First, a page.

I will never forget that painful Sunday afternoon, March 5, 1990 while at home in Rubaare-Ntungamo district, when the Resistance Council (RC) came home requesting to have a crucial talk with my mother. However, my mother had delayed in a church meeting with the Reverend and church wardens, so the RC rode me on his bicycle to find her.
Being shocked seeing me at church, my mother rushed out of the meeting and asked me what I was doing there. I told her that Mr. Kamugisha was the one looking for her. My mother then told me to walk home and she would come after me. However, I didn’t understand why she wanted me home.
The Fateful Day
After an hour, my mother came home with sunken eyes and sat me with my seven siblings saying, she had something important to tell us. She then broke the news of our father’s death.
By then, I was at the age of 15 years old in Senior Two. So, being a bit old, I understood what death meant and knew that I would never see my father again, which my little siblings could not.
I eventually broke down on realizing that our father was no more after he got involved in a car accident in Kampala which ended his life.
It was a tough moment as I was trying to figure out how life would be without our beloved father since he was the family’s bread winner. My mother was a house wife that depended on our father who was a soldier.
Eventually, people started gathering at home and my father’s remains were then brought home. After two days, my father was laid to rest, and that is how I got to know the real ” meaning of death!”
Few months later, life changed as my mother could not afford to pay third term fees and scholastic materials for the five of us that were school going.
She suggested I don’t go to school but rather help her on the farm to get school fees for my siblings. I could not imagine myself dropping out of school, but due to the prevailing circumstances, I started working in people’s plantations every evening and holidays to get money, a strategy that worked for us.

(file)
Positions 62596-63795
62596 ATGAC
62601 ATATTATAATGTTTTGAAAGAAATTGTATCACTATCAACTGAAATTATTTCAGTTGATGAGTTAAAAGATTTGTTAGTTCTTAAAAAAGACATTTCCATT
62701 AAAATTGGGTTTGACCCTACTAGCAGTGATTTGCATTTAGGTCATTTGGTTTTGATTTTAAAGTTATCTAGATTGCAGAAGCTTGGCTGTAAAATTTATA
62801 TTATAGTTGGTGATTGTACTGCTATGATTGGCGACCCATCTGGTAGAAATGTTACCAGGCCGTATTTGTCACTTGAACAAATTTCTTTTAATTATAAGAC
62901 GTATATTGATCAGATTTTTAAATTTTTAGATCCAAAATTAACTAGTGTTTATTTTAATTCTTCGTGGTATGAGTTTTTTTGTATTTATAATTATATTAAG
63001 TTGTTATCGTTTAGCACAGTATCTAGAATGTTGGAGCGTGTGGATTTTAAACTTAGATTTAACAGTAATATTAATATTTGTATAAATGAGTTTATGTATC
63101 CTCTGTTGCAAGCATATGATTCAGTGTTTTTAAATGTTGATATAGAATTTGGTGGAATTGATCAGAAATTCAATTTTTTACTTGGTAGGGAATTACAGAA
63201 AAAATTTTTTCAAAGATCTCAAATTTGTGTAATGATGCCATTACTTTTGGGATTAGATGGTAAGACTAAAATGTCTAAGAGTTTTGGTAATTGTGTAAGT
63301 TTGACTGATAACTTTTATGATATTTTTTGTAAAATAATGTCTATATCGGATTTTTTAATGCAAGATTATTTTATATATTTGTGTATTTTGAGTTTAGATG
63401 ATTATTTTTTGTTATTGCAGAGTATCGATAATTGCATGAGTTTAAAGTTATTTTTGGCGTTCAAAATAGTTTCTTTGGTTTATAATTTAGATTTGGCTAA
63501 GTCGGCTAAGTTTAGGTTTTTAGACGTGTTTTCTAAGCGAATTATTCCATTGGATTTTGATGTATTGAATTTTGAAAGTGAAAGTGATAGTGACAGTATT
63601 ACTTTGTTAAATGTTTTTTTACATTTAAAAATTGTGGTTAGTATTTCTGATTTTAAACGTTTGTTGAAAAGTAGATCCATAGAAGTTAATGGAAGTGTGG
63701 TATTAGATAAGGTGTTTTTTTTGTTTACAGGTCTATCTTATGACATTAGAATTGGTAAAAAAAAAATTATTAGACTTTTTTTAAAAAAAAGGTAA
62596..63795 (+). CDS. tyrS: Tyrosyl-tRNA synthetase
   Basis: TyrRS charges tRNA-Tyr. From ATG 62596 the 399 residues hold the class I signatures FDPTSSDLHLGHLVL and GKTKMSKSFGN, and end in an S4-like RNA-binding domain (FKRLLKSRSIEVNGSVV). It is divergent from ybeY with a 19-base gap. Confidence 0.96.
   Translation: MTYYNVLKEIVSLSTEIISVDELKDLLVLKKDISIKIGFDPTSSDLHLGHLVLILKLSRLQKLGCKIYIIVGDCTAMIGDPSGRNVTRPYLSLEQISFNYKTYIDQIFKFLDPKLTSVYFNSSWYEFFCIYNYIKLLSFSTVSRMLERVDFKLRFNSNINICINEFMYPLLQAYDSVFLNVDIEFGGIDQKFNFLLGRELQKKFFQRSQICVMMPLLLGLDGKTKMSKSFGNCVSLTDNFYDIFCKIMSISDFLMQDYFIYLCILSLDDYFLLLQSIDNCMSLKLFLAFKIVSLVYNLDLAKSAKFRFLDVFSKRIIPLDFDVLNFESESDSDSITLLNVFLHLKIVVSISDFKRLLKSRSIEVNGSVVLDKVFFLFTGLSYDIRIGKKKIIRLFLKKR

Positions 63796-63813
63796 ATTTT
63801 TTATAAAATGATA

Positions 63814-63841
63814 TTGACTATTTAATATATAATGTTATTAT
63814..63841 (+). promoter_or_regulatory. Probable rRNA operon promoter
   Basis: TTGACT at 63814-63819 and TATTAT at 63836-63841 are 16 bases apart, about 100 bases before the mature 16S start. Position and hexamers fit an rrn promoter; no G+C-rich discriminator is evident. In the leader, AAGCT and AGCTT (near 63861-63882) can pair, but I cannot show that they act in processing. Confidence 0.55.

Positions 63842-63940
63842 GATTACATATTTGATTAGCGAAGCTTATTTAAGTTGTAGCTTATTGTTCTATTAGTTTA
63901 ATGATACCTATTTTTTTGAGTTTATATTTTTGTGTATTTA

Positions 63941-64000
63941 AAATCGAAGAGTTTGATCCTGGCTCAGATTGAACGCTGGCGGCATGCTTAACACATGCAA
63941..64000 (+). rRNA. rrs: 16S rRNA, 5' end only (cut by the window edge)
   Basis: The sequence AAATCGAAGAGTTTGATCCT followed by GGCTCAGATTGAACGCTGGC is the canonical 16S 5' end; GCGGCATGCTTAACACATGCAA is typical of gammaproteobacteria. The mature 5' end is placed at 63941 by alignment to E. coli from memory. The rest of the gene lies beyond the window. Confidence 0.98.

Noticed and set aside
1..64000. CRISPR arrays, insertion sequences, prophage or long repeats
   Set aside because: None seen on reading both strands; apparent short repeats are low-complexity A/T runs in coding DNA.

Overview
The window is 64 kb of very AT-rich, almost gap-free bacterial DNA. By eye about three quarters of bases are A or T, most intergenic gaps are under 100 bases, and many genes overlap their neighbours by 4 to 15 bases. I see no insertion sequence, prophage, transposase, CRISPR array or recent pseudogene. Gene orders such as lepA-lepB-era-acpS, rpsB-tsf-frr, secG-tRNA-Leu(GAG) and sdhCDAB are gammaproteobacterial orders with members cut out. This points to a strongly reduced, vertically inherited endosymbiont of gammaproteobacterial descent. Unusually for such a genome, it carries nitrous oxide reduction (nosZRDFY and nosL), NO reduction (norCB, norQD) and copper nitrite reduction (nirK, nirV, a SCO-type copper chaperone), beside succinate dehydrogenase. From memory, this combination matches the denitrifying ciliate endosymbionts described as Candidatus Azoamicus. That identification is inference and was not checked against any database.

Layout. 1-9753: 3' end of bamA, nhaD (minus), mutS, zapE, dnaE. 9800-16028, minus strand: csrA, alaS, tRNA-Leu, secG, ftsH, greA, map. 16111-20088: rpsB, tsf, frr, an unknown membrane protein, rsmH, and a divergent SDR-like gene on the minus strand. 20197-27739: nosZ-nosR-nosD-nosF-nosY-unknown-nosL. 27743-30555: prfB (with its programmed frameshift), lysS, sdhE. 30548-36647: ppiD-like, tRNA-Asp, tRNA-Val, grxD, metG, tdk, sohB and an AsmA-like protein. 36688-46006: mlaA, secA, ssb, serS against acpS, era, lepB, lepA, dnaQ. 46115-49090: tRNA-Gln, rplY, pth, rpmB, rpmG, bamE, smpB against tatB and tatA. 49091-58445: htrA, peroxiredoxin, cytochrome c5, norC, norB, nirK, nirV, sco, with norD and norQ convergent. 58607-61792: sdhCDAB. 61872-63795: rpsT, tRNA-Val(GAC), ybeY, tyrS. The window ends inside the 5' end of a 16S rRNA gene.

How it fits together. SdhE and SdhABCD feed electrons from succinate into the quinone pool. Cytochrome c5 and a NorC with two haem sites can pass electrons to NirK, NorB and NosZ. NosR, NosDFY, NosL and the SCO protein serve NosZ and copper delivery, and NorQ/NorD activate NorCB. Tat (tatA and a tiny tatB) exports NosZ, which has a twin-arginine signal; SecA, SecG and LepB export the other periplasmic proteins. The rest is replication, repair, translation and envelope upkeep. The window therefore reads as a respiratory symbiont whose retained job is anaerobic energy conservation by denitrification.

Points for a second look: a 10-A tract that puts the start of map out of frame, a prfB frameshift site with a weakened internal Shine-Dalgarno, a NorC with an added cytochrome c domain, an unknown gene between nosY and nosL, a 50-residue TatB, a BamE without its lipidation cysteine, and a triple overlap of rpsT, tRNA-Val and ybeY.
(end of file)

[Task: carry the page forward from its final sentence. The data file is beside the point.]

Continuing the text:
During my Senior three third term holiday, I got a job in a restaurant which required me to be there by 7am to serve breakfast to travelers especially trailer drivers who spent nights in their vehicles by the road side.
A man from Burundi who preferred me to serve him, always tipped me but little did I know he was sexually attracted to me.
In my Senior Four vacation, Bernard (the Burundian) expressed his interests and started dating me. He showered me with gifts and money which I used to support the family.
One day, he invited me to Kampala and I lied to my mother of how my boss and I had to offer catering services at a function in Mbarara, but I ended up in a Kampala hotel with Bernard. This was my first time to leave my home town.
That evening, I was given a sweet drink (king fisher) which made me dizzy and sleepy. That is the night I lost my virginity. The next day, I went back to Rubaare since Bernard had cargo to deliver in Burundi.
A month later, I started feeling funny every time I would brush my teeth. One morning I vomited and my mother asked me if I had “opened my legs” for any man, but I denied the way Peter denied knowing Jesus though knowing I had missed my periods. But she said that pregnancy can’t be hidden forever.
It was time to report to school for Senior Five but couldn’t since I didn’t want to waste money paying school fees because I would be expelled.
On realizing that I was not reporting to school, my mother insisted on opening up to her which I did. This broke her heart, and worst of it all, Bernard refused to take responsibility after telling him that I was pregnant with his child because he wasn’t ready to have another family. Much as I regretted my actions, I remained determined to raise my child with or without him.
Months passed by and I gave birth to a bouncing baby girl. Two months later, I went back to work at Travelers restaurant. This time, I had to work even harder since I had my siblings and my baby to take care of.
After a while, Bernard came back looking for me but I didn’t want anything to do with him and asked my boss to transfer me from Rubaare, and she got me a job at Speke hotel in Kampala.
I then requested my mother to take care of my baby and promised to constantly be in touch.
My Turning Point
One evening, a white man who was a resident at the hotel for about a week asked me to accompany him to a club which I did.
Two days after, he went back to Arkansas but we kept in touch. A month later, he sent me a three weeks invitation to the US.
After four months of dating, he proposed to me. He then came to Uganda, visited my family and later on processed my travel documents to the US. Two years later, my daughter joined me in the US. My siblings were able to access good schools and later joined universities.
God had seen me cry enough, meeting this white man turned my tears and trials into a lifetime joy. We are now happy and financially empowered. Never give up as long as God is on your side.